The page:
Leya Salis Makes Her Races Count & Eyes Big Performance At Loucks

Leya Salis' season is just getting started. 

The Bedford (NH) High senior, one of the nation's best middle-distance talents, debuted two weeks ago at the Penn Relays Carnival, where she won the high school girls Championship 1-mile in 4:52.95. 

Not only was it a personal best, but it also gave Salis, a recent Cornell signee, her first title at the revered event in four years. 

"I stayed calm and was able to kick with 200 to go," Salis remembered. "And I was just like, 'Maybe I can win this.' So I ended up closing really fast. That got me the title." 

Now Salis is moving on to the 50th annual Glenn D. Loucks Games in New York, starting Thursday and going through Saturday at White Plains High, where she'll race the 800m and 1-mile. 

It may present Salis with a sterling opportunity to contend for a national-caliber time in both races before June, when a string of national meets hit the scene. 

But while Salis is ranked U.S. No. 17 in the 1-mile after her Penn Relays result, many other athletes -- including comparable talents from states across the country -- have already raced a handful of times. Some even just finished their state championship series this past weekend. 

That fact could worry some. Not Salis. 

Her strategy of maximizing results in limited races is something she's been aware of since she was a freshman at Vienna Oakton (VA) High, before she transferred to Bedford as a junior.  

Her appearance at the Penn Relays in April was nearly two months since her last appearance at New Balance Nationals Indoor, when she took fifth in the 800m with a time of 2:09.86. 

She left the indoor season with a U.S. No. 4 effort in the 1000m (2:48.25), a U.S. No. 7 performance in the 800 m(2:09.86), and U.S. No. 16 time in the 1-mile (4:53.50). 

At Oakton High two years ago, she first learned what racing at 100 percent truly meant. 

"I've heard the saying there's only so many races in your career and you can only get so much out of you," Salis said. "I like that mindset. So I've always wanted to make my races count when I could."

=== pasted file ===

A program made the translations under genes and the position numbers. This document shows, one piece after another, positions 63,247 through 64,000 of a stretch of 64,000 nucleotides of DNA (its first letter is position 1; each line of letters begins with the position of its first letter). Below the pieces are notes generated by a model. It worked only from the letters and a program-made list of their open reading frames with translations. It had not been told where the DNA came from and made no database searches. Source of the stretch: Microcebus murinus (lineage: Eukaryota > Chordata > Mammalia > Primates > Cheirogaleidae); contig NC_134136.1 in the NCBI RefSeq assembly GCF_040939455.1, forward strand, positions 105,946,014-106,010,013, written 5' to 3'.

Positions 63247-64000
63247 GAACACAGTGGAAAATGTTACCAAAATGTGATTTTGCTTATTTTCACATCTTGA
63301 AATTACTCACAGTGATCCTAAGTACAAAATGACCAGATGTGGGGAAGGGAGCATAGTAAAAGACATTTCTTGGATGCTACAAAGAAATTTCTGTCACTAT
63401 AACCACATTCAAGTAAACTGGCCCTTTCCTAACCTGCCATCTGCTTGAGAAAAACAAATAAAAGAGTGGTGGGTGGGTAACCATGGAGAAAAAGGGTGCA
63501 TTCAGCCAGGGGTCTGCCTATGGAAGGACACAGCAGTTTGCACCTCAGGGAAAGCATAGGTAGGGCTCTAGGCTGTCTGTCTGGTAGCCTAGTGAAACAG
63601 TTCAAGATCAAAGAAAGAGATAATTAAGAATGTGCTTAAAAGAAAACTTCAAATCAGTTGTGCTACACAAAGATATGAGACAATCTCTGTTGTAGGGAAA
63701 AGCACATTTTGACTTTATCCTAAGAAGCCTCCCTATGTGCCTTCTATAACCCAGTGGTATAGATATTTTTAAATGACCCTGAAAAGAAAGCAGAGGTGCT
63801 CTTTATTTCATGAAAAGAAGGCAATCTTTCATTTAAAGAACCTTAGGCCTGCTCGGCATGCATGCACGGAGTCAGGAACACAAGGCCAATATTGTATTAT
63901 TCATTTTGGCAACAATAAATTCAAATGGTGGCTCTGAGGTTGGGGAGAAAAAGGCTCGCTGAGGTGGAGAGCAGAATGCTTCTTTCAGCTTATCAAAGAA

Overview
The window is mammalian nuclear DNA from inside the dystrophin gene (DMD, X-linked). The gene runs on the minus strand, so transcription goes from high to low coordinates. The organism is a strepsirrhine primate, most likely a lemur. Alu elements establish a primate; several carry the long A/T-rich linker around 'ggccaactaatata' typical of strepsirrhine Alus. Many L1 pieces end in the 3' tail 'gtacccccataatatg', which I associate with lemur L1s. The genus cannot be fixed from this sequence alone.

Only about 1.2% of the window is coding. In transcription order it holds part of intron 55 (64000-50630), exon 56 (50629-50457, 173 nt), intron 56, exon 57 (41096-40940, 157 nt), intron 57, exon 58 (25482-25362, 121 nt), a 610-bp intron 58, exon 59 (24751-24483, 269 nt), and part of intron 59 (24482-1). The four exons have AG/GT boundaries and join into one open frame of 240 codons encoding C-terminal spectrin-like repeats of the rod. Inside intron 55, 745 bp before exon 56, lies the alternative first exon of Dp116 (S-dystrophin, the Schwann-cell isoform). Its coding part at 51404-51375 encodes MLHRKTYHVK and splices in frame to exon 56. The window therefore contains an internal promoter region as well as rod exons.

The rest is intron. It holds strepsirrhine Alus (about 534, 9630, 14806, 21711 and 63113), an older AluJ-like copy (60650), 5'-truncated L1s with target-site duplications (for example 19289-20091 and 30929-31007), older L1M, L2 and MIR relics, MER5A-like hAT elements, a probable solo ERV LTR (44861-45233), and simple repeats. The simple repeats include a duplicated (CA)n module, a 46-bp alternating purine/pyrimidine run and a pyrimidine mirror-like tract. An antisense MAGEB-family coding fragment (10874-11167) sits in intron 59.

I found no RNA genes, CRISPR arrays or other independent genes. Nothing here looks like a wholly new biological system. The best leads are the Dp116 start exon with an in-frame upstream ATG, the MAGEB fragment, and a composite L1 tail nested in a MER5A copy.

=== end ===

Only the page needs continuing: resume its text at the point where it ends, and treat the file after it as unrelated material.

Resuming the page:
When Salis transferred to Bedford as a junior, she ultimately transitioned out of the 2-mile and longer events to the middle distances, but she continued to operate with her best races in mind. 

"I know I want to keep my legs fresh for when I do compete," she said. "I know college is coming. And I want to get as much when I get there as I do now." 

Even a year ago, Salis rarely raced as a junior. She entered roughly seven outdoor meets, largely focusing on the New Hampshire and New England championships before moving on to New Balance Nationals Outdoor in June. 

But even in the senior's Division I events this year -- her state championship series -- she'll pace herself among the competition and likely will focus on tactics rather than a season best. 

"That's more about running a pace and trying to hit a time or splits," she said. 

Salis will also miss the New England Championships since it falls on her graduation day -- a moment she doesn't want to give up for track -- but that just may mean she'll be even fresher in June for bigger meets. 

So she knows she has to pounce on opportunities when they come. 

The Cornell signee has high hopes starting this weekend at Glenn Loucks, where she hopes to drop seconds off her career-best outdoor time of 2:10.15 in the 800m. 

What helped this winter, she said, was her base training. After an unforeseen obstacle -- her state's indoor training center collapsed because of snow -- Salis pumped in more of a foundation in her legs. 

"It helped a lot with my endurance," she said, "even though it wasn't a planned thing." 

Her first outing at Penn Relays told her a lot about her fitness level. 

"I went in with no expectations," she said. "I just wanted to see what I could do. I tried to stay with the pack. And I was confident." 

Ultimately, after a performance like that Salis solidified her position among the nation's best. 

While she's the defending New Hampshire Interscholastic Association Division I champion in the 800 and 1600, as well as the New Hampshire and New England indoor champion in the 1000m, she knows there's also plenty of room to grow. 

"I'm excited to see what I can do," she said. "I know the situation will dictate the race." 

And while there will be few occasions to that moving forward, Salis will make them count.